[amsat-bb] Re: Phase 3
n8fgv at usa.net
Sun Sep 22 11:34:32 PDT 2013
Gordonjcp MM0YEQ wrote:
>>You could conceivably rip the RF board out of a UHF and VHF one and couple
>>with your own CPU and audio board, and have a ~150 gramme mode V/U
>>on a standard 10x10 cubesat board. You could use a 10m SDR and a wee DSP
>>like the ones that TI does for a few beer tokens and build Bob Bruniga's
>>crossband PSK transponder. You could do all this for the price of the
>>for four and a couple of pints at my local Indian restaurant, and you could
>>it in a weekend.
>>You can cram a lot of radio into a tiny space these days, and with a
>>you've got a bit of space about the size and weight of a bag of sugar. You
>>could just about tape two big old Motorola GP340s together and fit them in a
>>launch. There's no excuse.
I agree that you can pack a lot of electronics into small packages these days.
I disagree that it is feasible to use commercial radios that were not
engineered for space flight. Many student groups have in fact used HT guts for
their LEO beepsats but if you want a mission that lasts ten years instead of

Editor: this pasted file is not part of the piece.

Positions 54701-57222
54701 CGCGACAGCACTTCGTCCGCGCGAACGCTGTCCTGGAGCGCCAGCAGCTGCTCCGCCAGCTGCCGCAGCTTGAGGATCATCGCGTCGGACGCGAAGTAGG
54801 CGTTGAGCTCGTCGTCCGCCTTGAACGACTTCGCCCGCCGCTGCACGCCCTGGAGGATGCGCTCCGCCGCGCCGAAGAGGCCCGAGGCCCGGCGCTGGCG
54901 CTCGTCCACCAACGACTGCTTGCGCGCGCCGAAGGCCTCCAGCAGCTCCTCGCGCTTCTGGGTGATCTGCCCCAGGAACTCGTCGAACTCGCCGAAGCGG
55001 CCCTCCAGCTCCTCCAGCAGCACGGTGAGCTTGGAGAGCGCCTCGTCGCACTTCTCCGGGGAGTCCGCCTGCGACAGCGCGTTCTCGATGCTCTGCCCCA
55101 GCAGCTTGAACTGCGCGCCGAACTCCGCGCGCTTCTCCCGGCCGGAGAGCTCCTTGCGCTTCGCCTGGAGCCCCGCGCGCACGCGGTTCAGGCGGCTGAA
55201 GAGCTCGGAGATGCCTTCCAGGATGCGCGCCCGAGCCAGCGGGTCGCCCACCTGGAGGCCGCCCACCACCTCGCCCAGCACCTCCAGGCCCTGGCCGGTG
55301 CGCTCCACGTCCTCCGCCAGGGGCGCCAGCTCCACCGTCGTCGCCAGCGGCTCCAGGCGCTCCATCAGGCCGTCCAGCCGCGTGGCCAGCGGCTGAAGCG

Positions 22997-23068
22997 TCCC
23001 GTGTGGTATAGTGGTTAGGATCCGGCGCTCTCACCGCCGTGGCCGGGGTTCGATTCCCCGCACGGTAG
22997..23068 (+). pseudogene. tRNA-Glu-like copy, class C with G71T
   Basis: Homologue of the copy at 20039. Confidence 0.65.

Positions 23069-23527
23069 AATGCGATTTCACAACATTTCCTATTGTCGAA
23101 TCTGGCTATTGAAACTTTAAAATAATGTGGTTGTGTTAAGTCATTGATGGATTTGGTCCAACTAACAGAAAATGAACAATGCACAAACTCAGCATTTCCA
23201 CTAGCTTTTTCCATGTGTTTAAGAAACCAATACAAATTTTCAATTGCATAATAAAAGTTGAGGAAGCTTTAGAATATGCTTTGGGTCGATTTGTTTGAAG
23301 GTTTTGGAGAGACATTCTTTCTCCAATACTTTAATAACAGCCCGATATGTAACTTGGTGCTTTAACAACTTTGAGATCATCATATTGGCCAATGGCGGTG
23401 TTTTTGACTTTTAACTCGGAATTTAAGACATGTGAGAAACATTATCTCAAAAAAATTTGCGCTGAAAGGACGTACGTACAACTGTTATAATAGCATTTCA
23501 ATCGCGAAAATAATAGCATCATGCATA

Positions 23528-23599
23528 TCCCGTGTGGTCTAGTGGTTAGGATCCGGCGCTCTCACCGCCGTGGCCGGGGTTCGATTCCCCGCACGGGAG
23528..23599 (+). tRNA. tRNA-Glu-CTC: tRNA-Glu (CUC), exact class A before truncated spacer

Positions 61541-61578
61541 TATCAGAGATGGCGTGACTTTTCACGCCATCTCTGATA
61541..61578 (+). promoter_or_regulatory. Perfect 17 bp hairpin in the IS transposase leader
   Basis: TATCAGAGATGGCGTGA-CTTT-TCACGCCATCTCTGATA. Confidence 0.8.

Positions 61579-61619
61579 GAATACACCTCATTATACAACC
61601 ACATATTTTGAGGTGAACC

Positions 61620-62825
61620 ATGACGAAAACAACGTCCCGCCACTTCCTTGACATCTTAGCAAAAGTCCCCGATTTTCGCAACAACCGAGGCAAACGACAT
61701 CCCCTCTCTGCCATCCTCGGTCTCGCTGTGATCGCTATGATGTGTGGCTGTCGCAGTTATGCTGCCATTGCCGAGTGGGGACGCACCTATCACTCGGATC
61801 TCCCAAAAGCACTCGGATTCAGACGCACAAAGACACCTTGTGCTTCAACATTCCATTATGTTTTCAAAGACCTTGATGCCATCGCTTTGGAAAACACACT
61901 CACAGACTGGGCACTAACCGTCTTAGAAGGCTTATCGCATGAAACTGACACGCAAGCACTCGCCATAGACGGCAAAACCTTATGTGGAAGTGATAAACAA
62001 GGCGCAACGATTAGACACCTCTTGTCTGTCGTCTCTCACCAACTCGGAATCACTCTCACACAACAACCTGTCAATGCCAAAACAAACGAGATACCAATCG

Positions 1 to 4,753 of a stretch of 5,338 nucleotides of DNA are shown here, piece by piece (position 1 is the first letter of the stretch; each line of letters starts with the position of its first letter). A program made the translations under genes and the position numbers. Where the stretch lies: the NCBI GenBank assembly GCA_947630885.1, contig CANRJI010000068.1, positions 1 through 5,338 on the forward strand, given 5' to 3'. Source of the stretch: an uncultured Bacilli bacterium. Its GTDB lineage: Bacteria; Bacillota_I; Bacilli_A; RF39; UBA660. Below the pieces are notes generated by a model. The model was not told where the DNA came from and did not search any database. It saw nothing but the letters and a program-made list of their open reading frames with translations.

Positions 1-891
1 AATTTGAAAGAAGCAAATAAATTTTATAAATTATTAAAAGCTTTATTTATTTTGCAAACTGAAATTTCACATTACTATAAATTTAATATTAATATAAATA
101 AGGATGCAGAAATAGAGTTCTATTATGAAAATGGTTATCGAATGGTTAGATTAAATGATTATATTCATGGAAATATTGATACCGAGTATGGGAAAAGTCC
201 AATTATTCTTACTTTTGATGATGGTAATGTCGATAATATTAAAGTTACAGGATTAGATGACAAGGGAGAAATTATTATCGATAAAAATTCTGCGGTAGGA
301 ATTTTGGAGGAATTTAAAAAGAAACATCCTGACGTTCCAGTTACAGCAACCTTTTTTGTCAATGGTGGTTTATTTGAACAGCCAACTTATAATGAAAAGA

six months, you need to do some serious engineering.
The reason why Cubesats are too damn small is not about the electronics inside
the cube, but the questions you need to ask are:
Can the satellite deploy enough solar cells to generate sufficient electrical
can the satellite deploy a large enough antenna to direct a usable signal to
users on Earth?
Can you keep that antenna pointed at the Earth, at the same time that you are
keeping the solar array pointed at the sun?
Is there sufficient external area on the satellite to radiate waste heat from
A Cubesat with a Chinese HT inside and 100 square centimeters of solar cells
on all six surfaces can generate one or two watts into a whip antenna, but put
one of those in high altitude orbit, 10,000 km from Earth, and only hams with
EME class stations will be able to make use of it.
This is the reason why LEO Cubesats are easy and HEO Cubesats are hard.
I appreciate the motivational stories about deaf frogs who don't know what is
impossible, but sometimes you do have to pay attention to the ugly laws of
physics. That's why someone once defined an Engineer as a "Disciplined
Dreamer". One of my favorite New Yorker cartoons was of a motivational speaker
standing in front of a room full of people wearing Superman costumes, telling
them "Now go out there and fly!". I guess that's the reason why Superman
Halloween costumes come with a warning on the box that "wearing this cape will
not allow you to fly"...
Dan Schultz N8FGV
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